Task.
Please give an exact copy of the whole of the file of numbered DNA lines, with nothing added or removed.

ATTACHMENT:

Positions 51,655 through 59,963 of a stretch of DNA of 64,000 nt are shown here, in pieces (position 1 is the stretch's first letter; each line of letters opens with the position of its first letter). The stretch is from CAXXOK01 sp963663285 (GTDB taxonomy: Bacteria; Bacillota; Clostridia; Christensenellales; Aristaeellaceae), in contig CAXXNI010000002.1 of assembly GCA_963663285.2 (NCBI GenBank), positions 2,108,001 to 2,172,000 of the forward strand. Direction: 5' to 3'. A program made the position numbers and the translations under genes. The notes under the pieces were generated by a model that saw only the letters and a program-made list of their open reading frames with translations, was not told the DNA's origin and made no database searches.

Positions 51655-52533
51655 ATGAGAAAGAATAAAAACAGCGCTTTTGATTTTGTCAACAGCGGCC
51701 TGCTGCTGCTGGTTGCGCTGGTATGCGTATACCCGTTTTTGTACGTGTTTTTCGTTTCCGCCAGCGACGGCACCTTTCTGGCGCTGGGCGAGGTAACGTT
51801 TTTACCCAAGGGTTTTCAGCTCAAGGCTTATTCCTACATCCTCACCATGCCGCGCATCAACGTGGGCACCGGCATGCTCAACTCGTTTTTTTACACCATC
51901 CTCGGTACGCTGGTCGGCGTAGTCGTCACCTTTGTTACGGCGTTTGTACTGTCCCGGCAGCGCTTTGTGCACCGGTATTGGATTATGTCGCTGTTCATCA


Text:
Positions 51,655 through 59,963 of a stretch of DNA of 64,000 nt are shown here, in pieces (position 1 is the stretch's first letter; each line of letters opens with the position of its first letter). The stretch is from CAXXOK01 sp963663285 (GTDB taxonomy: Bacteria; Bacillota; Clostridia; Christensenellales; Aristaeellaceae), in contig CAXXNI010000002.1 of assembly GCA_963663285.2 (NCBI GenBank), positions 2,108,001 to 2,172,000 of the forward strand. Direction: 5' to 3'. A program made the position numbers and the translations under genes. The notes under the pieces were generated by a model that saw only the letters and a program-made list of their open reading frames with translations, was not told the DNA's origin and made no database searches.

Positions 51655-52533
51655 ATGAGAAAGAATAAAAACAGCGCTTTTGATTTTGTCAACAGCGGCC
51701 TGCTGCTGCTGGTTGCGCTGGTATGCGTATACCCGTTTTTGTACGTGTTTTTCGTTTCCGCCAGCGACGGCACCTTTCTGGCGCTGGGCGAGGTAACGTT
51801 TTTACCCAAGGGTTTTCAGCTCAAGGCTTATTCCTACATCCTCACCATGCCGCGCATCAACGTGGGCACCGGCATGCTCAACTCGTTTTTTTACACCATC
51901 CTCGGTACGCTGGTCGGCGTAGTCGTCACCTTTGTTACGGCGTTTGTACTGTCCCGGCAGCGCTTTGTGCACCGGTATTGGATTATGTCGCTGTTCATCA